Sorry, guys. You’re excused for this one.
Many women experience bowel changes around their periods (and sometimes ovulation too). While some women get more constipated, most get looser stools during ovulation and menses. Here’s why.
Ovulation Bowel Changes
You can have bowel changes around ovulation for the same reason that some women get pain with ovulation (also called mittelschmerz): the body releases an inflammatory compound called prostaglandins in order to trigger the contraction of the follicle to get it to release the egg. (Prostaglandins incidentally are also the compound that gets blocked when you take NSAID painkillers, like Motrin or Advil.) This is a physiologic process, but too much of it can cause pain. It can also cause contraction of other nearby structures, like the bowels. This can speed up motility, leading to loose stools (and possibly cramping too).
Luteal Phase Bowel Changes
The first half of the menstruation cycle is called the follicular phase, lasting from the time of the previous period until ovulation. It is characterized by a rise in estrogen primarily, to thicken the endometrial lining for implantation, should it occur. The second half of the cycle is called the luteal phase, characterized by the rise in progesterone. Progesterone is the “pro-gestation” hormone: it helps to tonify the endometrial lining. But it also tends to slow down gut motility, which can lead to more constipation for some women during this phase.
Period Bowel Changes
Back to prostaglandins: these inflammatory compounds also trigger the uterus to contract, shedding the endometrial lining during the period if implantation does not occur. Again, since prostaglandins cause contraction (and cramping, and possibly pain), this can lead to looser stools too.
The other reason why some women might experience more loose stool around their periods than even around ovulation is due to the sudden drop in progesterone (which, again, can have more of a constipating effect during the luteal phase). When it dips during actual menses, the lack of it can cause stool to loosen as well, compounding the effect of the prostaglandins.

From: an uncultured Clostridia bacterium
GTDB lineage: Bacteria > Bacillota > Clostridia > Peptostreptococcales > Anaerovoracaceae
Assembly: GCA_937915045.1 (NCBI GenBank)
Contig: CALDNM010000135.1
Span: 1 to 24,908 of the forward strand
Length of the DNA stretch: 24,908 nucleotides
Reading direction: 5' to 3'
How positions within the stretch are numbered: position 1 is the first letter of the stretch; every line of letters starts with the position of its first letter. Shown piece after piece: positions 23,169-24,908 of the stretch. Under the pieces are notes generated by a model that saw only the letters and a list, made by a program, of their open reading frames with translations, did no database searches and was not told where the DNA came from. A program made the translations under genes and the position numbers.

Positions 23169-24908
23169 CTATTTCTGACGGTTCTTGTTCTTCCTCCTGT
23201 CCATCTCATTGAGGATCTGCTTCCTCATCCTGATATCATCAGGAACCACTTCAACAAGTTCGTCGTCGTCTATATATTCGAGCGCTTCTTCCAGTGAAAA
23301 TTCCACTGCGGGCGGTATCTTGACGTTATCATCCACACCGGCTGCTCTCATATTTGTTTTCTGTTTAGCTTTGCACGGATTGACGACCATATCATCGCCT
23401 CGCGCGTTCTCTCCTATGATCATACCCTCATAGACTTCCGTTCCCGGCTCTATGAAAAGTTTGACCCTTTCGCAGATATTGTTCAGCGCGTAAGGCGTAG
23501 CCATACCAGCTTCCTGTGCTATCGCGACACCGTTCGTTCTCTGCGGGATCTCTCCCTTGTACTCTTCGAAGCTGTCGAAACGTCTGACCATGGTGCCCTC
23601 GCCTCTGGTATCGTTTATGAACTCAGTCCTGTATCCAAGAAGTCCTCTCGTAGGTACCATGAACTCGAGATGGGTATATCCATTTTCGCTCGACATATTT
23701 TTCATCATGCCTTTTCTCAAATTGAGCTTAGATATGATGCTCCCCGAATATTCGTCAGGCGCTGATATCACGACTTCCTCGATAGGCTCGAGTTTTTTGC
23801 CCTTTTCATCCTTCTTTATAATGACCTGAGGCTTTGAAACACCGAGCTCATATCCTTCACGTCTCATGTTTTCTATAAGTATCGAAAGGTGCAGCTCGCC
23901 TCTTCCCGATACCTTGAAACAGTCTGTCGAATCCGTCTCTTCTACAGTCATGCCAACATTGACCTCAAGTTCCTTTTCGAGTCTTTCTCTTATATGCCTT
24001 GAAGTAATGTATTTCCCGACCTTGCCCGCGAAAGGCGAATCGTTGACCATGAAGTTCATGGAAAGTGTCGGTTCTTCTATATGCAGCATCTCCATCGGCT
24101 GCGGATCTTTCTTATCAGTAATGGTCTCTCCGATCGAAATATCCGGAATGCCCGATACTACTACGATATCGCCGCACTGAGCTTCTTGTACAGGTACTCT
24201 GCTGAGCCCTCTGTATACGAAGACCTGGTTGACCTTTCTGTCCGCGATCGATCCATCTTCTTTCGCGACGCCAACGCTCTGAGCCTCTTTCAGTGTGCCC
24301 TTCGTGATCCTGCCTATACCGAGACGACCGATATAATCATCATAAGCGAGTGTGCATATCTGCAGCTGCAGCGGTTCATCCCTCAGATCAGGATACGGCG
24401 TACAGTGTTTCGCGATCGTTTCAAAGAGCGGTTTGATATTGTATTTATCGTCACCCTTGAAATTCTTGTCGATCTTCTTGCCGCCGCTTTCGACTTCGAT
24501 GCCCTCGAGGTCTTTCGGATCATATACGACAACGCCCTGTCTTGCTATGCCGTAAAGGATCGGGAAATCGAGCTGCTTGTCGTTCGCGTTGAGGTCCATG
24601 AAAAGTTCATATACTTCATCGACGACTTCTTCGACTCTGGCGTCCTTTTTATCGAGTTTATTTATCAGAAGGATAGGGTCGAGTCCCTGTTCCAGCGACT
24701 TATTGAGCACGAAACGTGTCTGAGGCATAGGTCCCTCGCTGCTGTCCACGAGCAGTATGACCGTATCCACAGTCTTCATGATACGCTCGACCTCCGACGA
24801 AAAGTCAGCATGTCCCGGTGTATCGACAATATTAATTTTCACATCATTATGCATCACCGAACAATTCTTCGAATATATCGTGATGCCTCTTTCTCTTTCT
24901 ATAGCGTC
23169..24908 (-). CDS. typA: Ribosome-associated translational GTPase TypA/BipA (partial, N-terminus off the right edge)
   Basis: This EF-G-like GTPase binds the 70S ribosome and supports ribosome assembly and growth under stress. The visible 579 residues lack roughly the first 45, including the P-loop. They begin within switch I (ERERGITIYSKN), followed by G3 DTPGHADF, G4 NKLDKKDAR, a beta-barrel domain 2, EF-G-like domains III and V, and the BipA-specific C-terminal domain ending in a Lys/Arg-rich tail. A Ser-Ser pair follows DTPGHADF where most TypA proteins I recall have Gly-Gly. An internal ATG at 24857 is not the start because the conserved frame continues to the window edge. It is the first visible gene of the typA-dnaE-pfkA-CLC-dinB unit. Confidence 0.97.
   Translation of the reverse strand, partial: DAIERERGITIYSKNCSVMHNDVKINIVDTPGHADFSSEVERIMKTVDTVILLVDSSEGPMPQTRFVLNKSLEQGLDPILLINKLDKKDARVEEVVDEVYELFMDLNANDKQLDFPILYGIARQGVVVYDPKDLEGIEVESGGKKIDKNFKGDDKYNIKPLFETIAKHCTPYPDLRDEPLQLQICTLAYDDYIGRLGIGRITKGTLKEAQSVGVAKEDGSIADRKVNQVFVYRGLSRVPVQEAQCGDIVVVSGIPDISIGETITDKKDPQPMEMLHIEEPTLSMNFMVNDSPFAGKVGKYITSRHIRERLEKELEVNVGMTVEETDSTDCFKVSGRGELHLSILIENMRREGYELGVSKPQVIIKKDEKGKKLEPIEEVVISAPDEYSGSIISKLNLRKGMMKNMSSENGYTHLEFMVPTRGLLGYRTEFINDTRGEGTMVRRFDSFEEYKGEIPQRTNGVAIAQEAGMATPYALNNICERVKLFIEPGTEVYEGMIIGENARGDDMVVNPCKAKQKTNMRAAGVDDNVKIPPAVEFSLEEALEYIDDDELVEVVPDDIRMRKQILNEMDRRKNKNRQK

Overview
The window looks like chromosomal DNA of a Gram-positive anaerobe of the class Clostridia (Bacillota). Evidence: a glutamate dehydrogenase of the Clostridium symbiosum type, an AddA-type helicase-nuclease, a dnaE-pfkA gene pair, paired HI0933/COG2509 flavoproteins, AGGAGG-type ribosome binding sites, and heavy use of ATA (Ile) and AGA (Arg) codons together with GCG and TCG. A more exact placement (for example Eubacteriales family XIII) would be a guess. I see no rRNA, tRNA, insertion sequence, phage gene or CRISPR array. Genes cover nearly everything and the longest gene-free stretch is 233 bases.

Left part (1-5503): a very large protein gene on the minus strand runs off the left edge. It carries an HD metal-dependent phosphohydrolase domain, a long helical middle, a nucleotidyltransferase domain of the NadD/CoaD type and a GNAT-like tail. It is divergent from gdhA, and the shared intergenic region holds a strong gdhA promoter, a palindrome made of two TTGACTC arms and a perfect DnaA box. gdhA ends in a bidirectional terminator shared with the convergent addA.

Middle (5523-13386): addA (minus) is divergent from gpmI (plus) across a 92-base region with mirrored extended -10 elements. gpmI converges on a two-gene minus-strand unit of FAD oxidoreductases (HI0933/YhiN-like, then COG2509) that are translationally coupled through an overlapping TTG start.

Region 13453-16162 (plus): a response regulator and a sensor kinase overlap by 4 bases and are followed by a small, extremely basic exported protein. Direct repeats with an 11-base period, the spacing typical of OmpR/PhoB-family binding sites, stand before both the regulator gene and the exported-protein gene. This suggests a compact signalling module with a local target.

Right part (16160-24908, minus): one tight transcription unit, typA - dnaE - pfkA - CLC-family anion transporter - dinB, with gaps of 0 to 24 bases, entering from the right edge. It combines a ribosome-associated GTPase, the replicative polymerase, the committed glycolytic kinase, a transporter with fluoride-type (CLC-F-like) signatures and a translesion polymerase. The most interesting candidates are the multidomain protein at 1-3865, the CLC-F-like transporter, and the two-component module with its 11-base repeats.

On the flip side, if you tend to stress-eat before your period to compensate for the loss of estrogen and progesterone (which can make you moody), you might over-compensate and end up constipated. That’s because simple carbs and sugar, which might temporarily lift your mood, will likely replace high fiber foods–and fiber, of course, keeps your bowels moving properly.
What To Do About It
Essential fatty acids won’t block prostaglandin production like NSAIDs will, but they will shift the body toward production of anti-inflammatory compounds that balance out their effects. I recommend about 1000 mg of EPA daily for most people, but consider doubling it in the week leading up to and during your period (or also leading up to ovulation, if you have bowel changes and pain then too).
Magnesium, ironically, also lowers prostaglandins quite effectively. I say ironically because magnesium usually has a laxative effect, but for a different reason: it draws water into the colon. For women whose bowels tend to be looser due to prostaglandins, magnesium will lower those levels, with a net effect of regulating the bowels (not to mention lessening period pain). I usually start women with 200-400 mg of chelated magnesium (basically any kind of magnesium that’s not oxide, sulfate, or carbonate) during the week before the period. You can titrate your dose from there.
Eating clean around your period especially will also help to decrease overall inflammation, which will lower circulating levels of prostaglandins as well.
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